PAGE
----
Questioning faith in the parsha
Foreskin’s Lament II
One Saturday night, not long after the blessing bee, Rabbi Blonsky phoned my father and asked if he would build a new holy ark for the synagogue.
–He who contributes to the building of a synagogue, Rabbi Blonsky said earnestly, is considered to have saved the entire Jewish people.
I awoke early the following morning to the familiar tortured wail of my father’s radial saw. The garage was next door to my bedroom.
–“#$*%,” I heard my father say.
He was talking to the ark.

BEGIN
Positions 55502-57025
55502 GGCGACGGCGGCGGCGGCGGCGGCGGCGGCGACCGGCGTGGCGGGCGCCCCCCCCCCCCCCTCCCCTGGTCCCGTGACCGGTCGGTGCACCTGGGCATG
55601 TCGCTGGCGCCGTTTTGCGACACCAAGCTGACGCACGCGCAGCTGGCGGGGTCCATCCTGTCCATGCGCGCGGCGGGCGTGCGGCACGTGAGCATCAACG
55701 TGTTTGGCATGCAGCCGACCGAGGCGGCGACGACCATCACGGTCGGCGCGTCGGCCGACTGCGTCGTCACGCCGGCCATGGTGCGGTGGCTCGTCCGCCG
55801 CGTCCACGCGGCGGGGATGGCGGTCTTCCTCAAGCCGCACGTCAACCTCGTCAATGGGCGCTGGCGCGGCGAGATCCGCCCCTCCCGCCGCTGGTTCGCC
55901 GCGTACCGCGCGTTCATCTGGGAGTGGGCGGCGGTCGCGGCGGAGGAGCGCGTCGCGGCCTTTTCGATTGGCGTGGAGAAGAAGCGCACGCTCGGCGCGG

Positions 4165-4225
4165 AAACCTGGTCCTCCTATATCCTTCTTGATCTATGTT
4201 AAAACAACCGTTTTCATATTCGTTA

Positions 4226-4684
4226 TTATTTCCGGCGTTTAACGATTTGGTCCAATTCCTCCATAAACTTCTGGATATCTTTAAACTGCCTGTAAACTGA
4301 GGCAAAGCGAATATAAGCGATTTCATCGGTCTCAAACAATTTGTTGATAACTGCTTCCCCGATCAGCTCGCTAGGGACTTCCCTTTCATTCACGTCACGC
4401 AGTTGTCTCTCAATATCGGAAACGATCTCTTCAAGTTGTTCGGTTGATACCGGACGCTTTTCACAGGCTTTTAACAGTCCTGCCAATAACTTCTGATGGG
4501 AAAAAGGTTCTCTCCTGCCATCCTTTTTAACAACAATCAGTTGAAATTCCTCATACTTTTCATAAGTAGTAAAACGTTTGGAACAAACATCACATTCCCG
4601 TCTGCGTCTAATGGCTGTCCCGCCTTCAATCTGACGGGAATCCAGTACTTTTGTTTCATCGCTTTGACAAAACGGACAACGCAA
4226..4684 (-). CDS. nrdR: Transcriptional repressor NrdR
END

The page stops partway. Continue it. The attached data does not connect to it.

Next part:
Rabbi Blonsky was the rabbi of our local synagogue, a congregation of about fifty families, located in a converted cottage house on Carlton Road. Rabbi Blonsky was forty years old, and he worried a lot about the Jewish people. I was nine years old, and it was the Jewish people in my house I was worried about. A holy ark wasn’t going to help any of us.
I’d been worried for some time now. Two years ago, when I was seven, I worried so much I did Nixon. My father had attacked my brother with the dining room table, trapping him in the corner and shoving the table into my brother’s stomach until he couldn’t breathe.